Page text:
Heilgers, Captain F. F. A. Munro, P. Tate, Mavis C,
Hely-Hutchinson, M. R. Nall, Sir J. Taylor, C. S. (Eastbourne)
Hepworth, J. Neven-Spence, Major B. H. H. Thomson, Sir J. D. W.
Herbert, Major J. A. (Monmouth) Nicholson, G. (Farnham) Titchfield, Marquess of
Herbert, Capt. Sir S. (Abbey) Nicolson, Hon. H. G. Tryon, Major Rt. Hon. G. C.
Higgs, W. F. Orr-Ewing, I. L. Turton, R. H.
Holmes, J. S. Owen, Major G. Wakefield, W. W.
Hope, Captain Hon. A. O. J. Peake, O. Wallace, Capt. Rt. Hon. Euan
Horsbrugh, Florence Perkins, W. R. D. Ward, Lieut.-Col. Sir A. L. (Hull)
Hudson, Capt. A. U. M. (Hack., N.) Peters, Dr. S. J. Waterhouse, Captain C.
Hudson, R. S. (Southport) Petherick, M. Wells, S. R.
Hulbert, N. J. Pickthorn, K. W. M. Whiteley, Major J. P. (Buckingham)
Hume, Sir G. H. Pilkington, R. Williams, C. (Torquay)
James, Wing-Commander A. W. H. Ponsonby, Col. C. E. Willoughby de Eresby, Lord
Jones, Sir H. Haydn (Merioneth) Raikes, H. V. A. M. Windsor-Clive, Lieut.-Colonel G.
Jones, L. (Swansea W.) Ramsbotham, H. Wise, A. R.
Keeling, E. H. Rayner, Major R. H. Womersley, Sir W. J.
Kerr, H. W. (Oldham) Reed, A. C. (Exeter) Wood, Rt. Hon. Sir Kingsley
Keyes, Admiral of the Fleet Sir R. Reid, Sir D. D. (Down) Wragg, H.
Lamb, Sir J. Q. Reid, J. S. C. (Hillhead)
Lees-Jones, J Reid, W. Allan (Derby) TELLERS FOR THE NOES.
Lennox-Boyd, A. T. L. Robinson, J. R. (Blackpool) Lieut.-Colonel Kerr and Mr. Furness.
Liddall, W. S. Ropner, Colonel L.

9.55 p.m.

Mr. Messer

I beg to move, in page 2, line 2, to leave out "may," and to insert "shall."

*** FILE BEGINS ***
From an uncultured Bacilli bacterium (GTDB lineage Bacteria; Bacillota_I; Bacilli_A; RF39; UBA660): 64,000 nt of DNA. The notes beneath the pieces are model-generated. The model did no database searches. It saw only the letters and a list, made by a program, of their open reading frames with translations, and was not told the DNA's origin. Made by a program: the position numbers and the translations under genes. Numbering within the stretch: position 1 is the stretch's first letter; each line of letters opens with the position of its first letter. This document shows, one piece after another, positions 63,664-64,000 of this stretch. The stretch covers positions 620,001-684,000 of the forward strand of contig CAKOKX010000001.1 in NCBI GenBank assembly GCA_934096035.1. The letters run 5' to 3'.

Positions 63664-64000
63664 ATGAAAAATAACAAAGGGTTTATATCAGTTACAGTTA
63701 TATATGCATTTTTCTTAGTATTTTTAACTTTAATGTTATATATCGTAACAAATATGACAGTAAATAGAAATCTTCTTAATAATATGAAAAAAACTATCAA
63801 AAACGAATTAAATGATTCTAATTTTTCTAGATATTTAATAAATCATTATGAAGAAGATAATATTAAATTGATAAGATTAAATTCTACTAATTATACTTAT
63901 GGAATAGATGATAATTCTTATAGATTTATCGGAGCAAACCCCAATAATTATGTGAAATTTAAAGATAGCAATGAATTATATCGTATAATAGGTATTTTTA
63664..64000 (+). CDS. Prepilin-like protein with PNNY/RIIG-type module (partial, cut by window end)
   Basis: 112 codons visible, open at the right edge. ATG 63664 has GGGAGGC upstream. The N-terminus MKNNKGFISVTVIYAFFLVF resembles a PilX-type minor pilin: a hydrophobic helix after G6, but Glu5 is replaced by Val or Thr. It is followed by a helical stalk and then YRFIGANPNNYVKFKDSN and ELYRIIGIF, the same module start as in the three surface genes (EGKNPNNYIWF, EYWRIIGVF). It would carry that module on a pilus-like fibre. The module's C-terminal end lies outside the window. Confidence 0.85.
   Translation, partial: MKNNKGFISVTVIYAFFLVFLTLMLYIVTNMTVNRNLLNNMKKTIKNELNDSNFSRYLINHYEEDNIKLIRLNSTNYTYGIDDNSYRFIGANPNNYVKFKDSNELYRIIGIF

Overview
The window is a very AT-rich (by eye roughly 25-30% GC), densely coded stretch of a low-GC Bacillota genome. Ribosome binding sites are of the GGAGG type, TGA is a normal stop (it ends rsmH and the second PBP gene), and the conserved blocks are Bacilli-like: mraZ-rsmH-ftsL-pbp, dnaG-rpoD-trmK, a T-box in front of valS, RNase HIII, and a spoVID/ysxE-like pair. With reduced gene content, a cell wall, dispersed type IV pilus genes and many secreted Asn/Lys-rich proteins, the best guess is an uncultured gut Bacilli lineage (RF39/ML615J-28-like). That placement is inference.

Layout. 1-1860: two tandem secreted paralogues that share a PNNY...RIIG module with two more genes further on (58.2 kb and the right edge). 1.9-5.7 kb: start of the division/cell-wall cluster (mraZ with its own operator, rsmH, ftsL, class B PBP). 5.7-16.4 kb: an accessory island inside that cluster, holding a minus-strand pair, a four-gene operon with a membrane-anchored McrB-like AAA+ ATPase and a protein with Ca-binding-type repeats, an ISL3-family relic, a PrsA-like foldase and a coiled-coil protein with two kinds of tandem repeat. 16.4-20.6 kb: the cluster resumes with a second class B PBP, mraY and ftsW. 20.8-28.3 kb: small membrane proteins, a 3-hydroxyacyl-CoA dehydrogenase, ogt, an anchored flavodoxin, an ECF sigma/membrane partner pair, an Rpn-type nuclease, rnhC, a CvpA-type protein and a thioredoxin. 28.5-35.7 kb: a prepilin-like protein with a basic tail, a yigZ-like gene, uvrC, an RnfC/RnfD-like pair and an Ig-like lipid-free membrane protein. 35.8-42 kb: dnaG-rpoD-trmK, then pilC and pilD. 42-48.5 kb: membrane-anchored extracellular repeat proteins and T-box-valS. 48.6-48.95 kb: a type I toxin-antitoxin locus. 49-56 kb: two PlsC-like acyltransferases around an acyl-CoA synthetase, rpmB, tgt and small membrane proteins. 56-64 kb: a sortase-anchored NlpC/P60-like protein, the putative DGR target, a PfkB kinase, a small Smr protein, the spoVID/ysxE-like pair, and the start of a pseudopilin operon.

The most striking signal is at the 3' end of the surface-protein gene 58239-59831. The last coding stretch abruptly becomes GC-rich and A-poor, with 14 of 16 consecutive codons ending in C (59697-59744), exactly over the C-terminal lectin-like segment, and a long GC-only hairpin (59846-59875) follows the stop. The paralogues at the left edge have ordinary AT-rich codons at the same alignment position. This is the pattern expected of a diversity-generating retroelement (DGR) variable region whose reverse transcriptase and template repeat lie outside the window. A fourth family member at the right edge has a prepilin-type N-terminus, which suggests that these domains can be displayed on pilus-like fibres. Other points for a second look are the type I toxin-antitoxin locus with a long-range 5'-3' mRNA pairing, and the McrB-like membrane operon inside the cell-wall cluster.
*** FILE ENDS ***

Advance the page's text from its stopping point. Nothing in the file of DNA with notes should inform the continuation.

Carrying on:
This Amendment is for the purpose of providing that the council shall do certain things, and that it shall not be left to their discretion. The Minister admits in the Bill that where councils were allowed to exercise complete freedom, the provision has not proved altogether a success. The introduction of this Bill is an illustration of the fact that because the county and county borough councils have not done the things that they ought to have done, it is necessary to introduce legislation to make them do those things. I would refer the Committee to Subsection (2). The Bill no longer says that a local authority can draw up a scheme and that it may relieve the dependants of blind people other than by way of poor relief, but it says that they shall do what is provided in the Bill. In view of a further Amendment on the Order Paper, I suggest that to make the Bill effective the word "shall" should be substituted for "may," so that we can have the intention of the Minister carried into effect by those entrusted with the task.

9.57 p.m.

Sir K. Wood